Tag Archives: refused credit

Understanding why you were refused credit

The monthly financesIt can be a real pain when you make an unsuccessful credit application, especially when you can’t see why you were refused.

“But I’ve got a good credit score!”, “But I pay all my bills on time!”, “But I don’t even have a credit card!”, people may say.

When you apply for a credit card, a loan or even a mobile phone contract, it’s up to the lender to decide whether or not to lend to you – and they have varying methods to work out if you’re a risk worth taking.

New research from Experian* has found that 86% of Brits think that lenders should share information on the reasons why they have been refused credit.  If you’ve been turned down, only the lender can tell you why because only they know. If you ask, they should be able to give you the main reason.

Does being refused credit affect your credit score?

Experian’s research also found that 75% of the population think that being refused credit affects your credit score.

Being refused for credit is not, in itself, hazardous for your credit score. While your credit report will show that you applied for a credit card – it stays on for a year -  it won’t actually show whether or not you were accepted.

However, credit refusal can often lead to more attempts to get credit – and making a lot of applications in a short space of time could have a serious impact on your credit score, and your ability to get credit in the future.

That’s one reason why Experian have partnered with Credit Strategy for 2017 Credit Awareness Week, in which the aim is to empower people to improve their financial future.

Some common reasons to be refused credit:

  • You’ve missed or made late credit payments recently, which show up on your credit report
  • You’ve had a default or a CCJ in the past six years, which will show up on your credit report
  • You’ve made too many credit applications in a short space of time in the past six months
  • There are mistakes such as incorrect addresses or other errors on your application form
  • You may not fall into the target bracket for the type of credit you’ve applied for

Understanding the impact of your credit report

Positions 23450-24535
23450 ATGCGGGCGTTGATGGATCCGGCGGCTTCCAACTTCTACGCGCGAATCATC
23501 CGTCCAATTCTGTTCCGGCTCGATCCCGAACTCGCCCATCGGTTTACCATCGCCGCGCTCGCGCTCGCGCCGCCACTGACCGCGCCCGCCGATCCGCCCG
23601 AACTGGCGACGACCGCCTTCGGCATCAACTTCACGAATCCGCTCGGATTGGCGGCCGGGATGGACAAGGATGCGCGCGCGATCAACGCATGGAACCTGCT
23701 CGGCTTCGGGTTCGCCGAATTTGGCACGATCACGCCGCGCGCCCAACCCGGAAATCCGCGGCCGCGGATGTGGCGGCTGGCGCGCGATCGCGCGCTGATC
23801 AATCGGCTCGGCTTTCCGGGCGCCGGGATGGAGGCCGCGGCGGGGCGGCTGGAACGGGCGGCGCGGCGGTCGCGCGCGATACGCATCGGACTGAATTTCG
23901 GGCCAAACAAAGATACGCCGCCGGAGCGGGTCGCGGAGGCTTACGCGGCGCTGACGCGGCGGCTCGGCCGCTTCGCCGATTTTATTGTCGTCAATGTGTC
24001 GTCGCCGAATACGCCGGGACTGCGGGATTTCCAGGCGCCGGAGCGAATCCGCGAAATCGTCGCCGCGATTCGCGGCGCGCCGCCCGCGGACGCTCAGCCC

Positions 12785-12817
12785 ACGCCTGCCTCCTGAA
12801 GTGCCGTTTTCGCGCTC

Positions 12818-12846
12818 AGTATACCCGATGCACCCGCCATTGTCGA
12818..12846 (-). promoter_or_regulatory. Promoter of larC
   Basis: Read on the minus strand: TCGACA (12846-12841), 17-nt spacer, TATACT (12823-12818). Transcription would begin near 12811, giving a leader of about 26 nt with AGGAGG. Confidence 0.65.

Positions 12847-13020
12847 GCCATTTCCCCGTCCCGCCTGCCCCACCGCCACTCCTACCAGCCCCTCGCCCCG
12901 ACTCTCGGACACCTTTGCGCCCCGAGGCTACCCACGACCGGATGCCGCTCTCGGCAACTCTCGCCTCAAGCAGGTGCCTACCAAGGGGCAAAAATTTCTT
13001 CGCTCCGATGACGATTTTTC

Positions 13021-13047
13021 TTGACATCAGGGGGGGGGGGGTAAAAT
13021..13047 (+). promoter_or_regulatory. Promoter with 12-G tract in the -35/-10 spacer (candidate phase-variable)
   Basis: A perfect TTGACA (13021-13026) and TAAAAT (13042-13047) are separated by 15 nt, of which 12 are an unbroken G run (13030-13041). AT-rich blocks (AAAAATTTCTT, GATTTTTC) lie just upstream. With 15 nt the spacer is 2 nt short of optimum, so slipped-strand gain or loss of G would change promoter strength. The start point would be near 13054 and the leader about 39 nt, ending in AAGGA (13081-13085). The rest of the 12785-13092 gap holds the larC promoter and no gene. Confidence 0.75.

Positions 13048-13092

Did you know that 61% of homeowners have never checked their credit report? Your credit report is a summary of credit accounts you’ve had in the past six years – and that can include not only credit cards, loans and mortgages but also overdrafts, mobile phone contracts and certain utilities such as gas, electricity and water.

Lenders use it to take note of your repayment records and how well you’re coping with your finances, and use it, along with the info on your application form and info they might already have if you’re an existing customer, to help them make their lending decision.

In our survey, only 56% identified the lender as the one who makes the final decision for a credit card, with loan (61%) and mortgage (67%) not far ahead.

Interestingly, 76% said they would like to see more information on what they can do in the future to ensure they don’t get refused credit again.  Understanding how your credit report works could help you understand the reasons why you may have been refused credit – and help you manage your finances better in the future.

Understanding your credit score

We also found that the young don’t check their credit score. 85% of Brits aged 18-24 don’t know what their current credit score is, and almost three-quarters (73%) have never checked their credit score.

Your Experian Credit Score tells you how lenders may view you, which is useful when you apply for credit – and is FREE FOREVER. The higher your credit score, the more chance of being accepted for credit, at the best rates.

* Conducted by YouGov on behalf of CFA, 10th – 13th March 2017

Why was I refused a mortgage?

If your mortgage application is refused, it can be not only frustrating but inconvenient, as it can affect or even halt many plans you may have already made.

The Mortgage Advice Bureau now says that the average age of a first-time buyer is now 37, which would make a standard 25-year mortgage take them to 62. However, this figure is likely to creep up, as high house prices up and down the country take first-time buyer ages beyond 40.

The mortgage affordability rules introduced in April 2014 take into account not only how much you are earning, but how much you are spending, and whether you actually have the money to make your monthly mortgage repayment.  It could even lead to longer-term mortgages, potentially taking people past 65.

The consequence for many people though is that credit refusal can often lead to more attempts to get credit – and making multiple applications in a short space of time could have a serious impact on your chances of getting credit in the future.

There are a number of reasons you might be turned down – and finding out what they are could get you back on track.

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Refused credit? A five-point plan of action

denied-creditIt can be galling when you make an unsuccessful credit application, though it’s worth remembering that being refused for credit is not, in itself, hazardous for your credit rating. While your credit report will show that you applied for a credit card (a credit-application footprint will appear on your report for one year), it will not show the outcome of that application.

 

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